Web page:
Sustainable growth is a function of the components previously mentioned: rate of return, interest rates, tax rates and leverage (debt and equity). By emphasizing the ability of an organization to reinvest profits into itself, the business focuses on capability to generate additional returns rather than debt and equity servicing (i.e., interest and dividends). As an organization increases its capacity to generate sufficient investment capital, by evaluating each project for context with the organization’s objectives; the impact on revenues, profits, and cash position; and on establishing investment criteria and funds to evaluate each potential customer, project, and opportunity in terms of return and timing of returns, then the organization grows at a rate that it can sustain overtime and through whatever market conditions exist.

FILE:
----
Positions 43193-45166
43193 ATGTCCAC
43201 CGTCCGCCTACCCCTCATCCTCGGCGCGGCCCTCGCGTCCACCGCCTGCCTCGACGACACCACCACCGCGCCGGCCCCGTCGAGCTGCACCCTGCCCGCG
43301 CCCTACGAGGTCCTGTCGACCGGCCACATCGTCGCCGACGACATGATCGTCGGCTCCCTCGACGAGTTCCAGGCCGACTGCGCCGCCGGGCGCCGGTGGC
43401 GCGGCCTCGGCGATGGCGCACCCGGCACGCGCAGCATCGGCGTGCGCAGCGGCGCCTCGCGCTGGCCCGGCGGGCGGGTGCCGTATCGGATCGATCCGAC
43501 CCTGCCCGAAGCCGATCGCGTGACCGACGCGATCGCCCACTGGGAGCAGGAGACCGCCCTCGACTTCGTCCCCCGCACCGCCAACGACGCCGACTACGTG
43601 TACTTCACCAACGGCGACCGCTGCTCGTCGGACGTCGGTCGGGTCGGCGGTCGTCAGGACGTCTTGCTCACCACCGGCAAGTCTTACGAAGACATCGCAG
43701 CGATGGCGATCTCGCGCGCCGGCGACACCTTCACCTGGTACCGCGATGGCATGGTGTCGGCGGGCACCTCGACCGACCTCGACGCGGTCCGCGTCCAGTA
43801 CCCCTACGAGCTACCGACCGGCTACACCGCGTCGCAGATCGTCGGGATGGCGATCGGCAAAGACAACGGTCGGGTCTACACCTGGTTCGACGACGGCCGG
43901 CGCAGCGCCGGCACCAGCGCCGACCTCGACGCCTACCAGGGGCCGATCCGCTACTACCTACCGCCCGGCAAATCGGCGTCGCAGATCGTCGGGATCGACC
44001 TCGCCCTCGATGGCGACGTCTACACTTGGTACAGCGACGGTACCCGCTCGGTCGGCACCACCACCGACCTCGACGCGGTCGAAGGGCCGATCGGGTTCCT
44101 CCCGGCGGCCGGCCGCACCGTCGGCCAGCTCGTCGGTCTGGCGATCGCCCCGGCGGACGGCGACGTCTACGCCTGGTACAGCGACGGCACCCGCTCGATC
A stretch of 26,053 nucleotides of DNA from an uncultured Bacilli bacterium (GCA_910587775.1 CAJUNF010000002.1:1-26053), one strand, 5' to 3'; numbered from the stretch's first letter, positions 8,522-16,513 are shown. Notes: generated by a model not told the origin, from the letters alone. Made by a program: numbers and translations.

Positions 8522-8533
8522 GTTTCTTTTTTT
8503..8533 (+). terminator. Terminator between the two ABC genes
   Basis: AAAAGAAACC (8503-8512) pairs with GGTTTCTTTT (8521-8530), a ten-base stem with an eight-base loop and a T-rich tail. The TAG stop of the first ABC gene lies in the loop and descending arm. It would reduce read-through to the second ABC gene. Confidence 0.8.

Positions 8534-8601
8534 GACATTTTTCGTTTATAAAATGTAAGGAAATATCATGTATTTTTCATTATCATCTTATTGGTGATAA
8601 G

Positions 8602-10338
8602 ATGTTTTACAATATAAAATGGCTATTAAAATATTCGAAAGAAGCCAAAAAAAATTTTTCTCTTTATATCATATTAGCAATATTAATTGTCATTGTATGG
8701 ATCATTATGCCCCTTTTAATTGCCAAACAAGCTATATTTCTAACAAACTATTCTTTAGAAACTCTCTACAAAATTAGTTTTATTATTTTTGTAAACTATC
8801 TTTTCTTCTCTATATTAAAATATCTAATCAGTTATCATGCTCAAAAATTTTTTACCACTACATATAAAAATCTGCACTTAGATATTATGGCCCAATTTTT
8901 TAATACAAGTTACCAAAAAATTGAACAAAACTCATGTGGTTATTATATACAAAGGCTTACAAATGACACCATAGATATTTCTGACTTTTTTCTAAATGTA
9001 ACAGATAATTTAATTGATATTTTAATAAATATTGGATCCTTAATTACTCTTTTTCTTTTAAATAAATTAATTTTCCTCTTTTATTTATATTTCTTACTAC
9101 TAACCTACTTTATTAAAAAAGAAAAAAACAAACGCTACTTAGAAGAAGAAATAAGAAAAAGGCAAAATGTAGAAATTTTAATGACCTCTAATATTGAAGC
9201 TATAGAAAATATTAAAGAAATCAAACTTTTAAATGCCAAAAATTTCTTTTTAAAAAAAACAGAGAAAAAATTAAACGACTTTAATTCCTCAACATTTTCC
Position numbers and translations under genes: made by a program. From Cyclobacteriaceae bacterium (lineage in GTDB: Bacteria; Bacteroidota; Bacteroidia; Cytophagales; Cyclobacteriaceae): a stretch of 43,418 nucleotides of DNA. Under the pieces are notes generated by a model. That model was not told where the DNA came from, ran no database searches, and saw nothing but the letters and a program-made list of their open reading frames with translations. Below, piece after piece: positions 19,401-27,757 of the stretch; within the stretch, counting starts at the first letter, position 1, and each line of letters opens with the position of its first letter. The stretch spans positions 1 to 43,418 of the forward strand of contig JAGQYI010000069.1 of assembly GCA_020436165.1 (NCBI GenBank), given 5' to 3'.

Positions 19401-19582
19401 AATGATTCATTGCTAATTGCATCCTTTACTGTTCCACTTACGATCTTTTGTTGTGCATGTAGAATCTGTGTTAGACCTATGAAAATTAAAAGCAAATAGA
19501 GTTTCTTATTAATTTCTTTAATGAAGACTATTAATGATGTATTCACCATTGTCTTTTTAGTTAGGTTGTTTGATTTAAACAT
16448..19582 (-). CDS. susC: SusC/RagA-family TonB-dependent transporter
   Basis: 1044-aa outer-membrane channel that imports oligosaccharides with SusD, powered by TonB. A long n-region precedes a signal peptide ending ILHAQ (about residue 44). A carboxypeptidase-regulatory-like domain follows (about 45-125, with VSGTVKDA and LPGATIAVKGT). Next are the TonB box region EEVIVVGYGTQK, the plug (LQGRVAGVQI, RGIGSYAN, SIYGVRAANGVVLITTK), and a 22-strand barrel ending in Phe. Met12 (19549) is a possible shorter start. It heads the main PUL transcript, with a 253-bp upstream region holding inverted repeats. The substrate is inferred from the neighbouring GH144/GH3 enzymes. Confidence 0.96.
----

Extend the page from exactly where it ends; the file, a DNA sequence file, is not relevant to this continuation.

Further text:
Optimal Investment and Uses of Funds
As the source of funds become more operational, an organization must establish processes and evaluation criteria for making decisions on what actions to take, customers to pursue and accept, and how to maintain and even expand capacity. This is the “bottom line” for reaching a sustainable growth rate. For many organizations, the priorities established are dependent upon the industry they are in as well as the cost of both doing business and deciding when, where and how to expand capacity. Investment decisions are trade-offs between human resources (e.g., salaries, wages and benefits), capital investments (e.g., technology, equipment, and facilities), and period costs such as marketing and training.
Successful, sustainable, profitable growth comes from the ability to find the balance between these expenditures and to effectively manage, measure and quantify the returns they generate. No two organizations will have identical growth patterns or results. What each organization will find is that through careful management of operations and reinvestment in its business, growth is achievable in any economy and in any market.
© 2010 Lea A. Strickland, F.O.C.U.S. Resource Inc.
All Rights Reserved.